The climate crisis has made heat waves more likely and more intense around the world. In the northern hemisphere, the record-breaking temperatures are putting millions of people in danger. During the last months, recurring heatwaves have been affecting Central and Western Europe, causing wildfires, evacuations, and heat-related deaths. In the United States, local leaders are also urging caution, while densely populated cities in Asia are announcing strategies for coping with the extreme temperatures.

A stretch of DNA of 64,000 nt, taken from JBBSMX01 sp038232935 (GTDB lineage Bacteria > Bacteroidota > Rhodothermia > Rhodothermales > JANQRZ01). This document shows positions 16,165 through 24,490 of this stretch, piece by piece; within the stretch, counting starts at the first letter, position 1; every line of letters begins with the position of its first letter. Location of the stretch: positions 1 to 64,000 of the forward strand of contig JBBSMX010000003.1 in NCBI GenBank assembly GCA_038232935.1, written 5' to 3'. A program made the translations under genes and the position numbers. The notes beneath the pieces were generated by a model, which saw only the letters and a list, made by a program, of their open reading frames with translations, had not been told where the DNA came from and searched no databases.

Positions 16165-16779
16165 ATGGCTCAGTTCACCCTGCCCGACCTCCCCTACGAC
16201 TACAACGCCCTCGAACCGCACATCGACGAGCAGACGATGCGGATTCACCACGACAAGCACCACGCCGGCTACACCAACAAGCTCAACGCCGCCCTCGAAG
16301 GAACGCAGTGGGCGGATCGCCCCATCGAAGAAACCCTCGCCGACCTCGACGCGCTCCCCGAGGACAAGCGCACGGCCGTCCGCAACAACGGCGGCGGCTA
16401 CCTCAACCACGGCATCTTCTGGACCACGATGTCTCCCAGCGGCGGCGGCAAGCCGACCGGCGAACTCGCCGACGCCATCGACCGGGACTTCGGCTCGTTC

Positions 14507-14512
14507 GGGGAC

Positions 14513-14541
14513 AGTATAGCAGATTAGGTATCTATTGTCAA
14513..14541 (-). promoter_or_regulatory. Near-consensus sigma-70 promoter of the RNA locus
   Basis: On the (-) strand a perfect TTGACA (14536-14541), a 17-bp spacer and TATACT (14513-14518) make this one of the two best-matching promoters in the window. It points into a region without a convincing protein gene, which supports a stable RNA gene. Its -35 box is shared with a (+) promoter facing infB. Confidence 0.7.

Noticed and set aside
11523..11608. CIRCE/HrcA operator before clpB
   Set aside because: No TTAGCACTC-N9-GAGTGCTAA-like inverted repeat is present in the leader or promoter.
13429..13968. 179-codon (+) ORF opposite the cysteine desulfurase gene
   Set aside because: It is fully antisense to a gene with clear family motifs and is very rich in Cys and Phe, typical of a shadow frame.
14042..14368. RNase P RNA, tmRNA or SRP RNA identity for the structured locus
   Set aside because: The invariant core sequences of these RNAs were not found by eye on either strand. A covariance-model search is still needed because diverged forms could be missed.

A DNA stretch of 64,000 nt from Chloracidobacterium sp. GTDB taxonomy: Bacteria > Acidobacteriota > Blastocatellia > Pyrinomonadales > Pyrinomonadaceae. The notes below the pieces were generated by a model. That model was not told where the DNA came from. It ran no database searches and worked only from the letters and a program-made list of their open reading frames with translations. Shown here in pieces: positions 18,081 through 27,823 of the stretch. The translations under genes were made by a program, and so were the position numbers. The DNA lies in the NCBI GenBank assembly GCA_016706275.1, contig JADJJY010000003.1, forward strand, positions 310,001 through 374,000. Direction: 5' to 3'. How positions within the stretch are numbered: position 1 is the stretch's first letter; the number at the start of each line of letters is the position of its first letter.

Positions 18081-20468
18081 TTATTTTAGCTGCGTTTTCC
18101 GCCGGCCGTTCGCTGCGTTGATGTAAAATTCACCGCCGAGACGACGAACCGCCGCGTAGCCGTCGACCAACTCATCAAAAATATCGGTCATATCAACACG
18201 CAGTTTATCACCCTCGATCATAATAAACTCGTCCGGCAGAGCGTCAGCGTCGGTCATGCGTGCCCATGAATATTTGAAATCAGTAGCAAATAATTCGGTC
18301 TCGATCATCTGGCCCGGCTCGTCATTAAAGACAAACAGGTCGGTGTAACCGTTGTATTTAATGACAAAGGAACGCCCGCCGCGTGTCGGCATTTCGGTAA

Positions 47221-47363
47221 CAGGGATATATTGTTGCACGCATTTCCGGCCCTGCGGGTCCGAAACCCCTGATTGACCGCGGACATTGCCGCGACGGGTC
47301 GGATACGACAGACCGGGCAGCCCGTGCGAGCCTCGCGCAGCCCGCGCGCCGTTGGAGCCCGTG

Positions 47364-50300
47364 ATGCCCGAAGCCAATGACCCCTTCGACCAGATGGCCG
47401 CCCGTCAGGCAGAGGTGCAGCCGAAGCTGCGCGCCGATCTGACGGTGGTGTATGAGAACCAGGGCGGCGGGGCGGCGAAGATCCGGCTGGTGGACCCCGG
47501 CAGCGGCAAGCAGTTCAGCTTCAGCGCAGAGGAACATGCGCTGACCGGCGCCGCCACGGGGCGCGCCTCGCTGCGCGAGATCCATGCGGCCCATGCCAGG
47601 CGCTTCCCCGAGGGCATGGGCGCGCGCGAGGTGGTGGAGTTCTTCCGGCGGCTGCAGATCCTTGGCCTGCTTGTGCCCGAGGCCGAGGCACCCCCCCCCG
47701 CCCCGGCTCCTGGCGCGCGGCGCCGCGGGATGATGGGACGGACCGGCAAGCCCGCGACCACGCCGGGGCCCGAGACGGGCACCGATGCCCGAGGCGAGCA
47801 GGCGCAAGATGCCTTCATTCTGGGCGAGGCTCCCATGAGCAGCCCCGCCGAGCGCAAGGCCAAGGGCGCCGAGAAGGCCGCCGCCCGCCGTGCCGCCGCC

Cities are on the front lines of this public health emergency. People living in urban areas are among the hardest hit when heatwaves happen, partly because of urban heat islands. This is a phenomenon that occurs when cities replace the natural land cover with dense concentrations of surfaces that absorb and retain heat, like pavements and buildings. Heat risk levels also vary by neighborhood, with less affluent and historically marginalized sectors being the most affected due to the density of the population, limited access to cooling systems, and the limited availability of green urban spaces.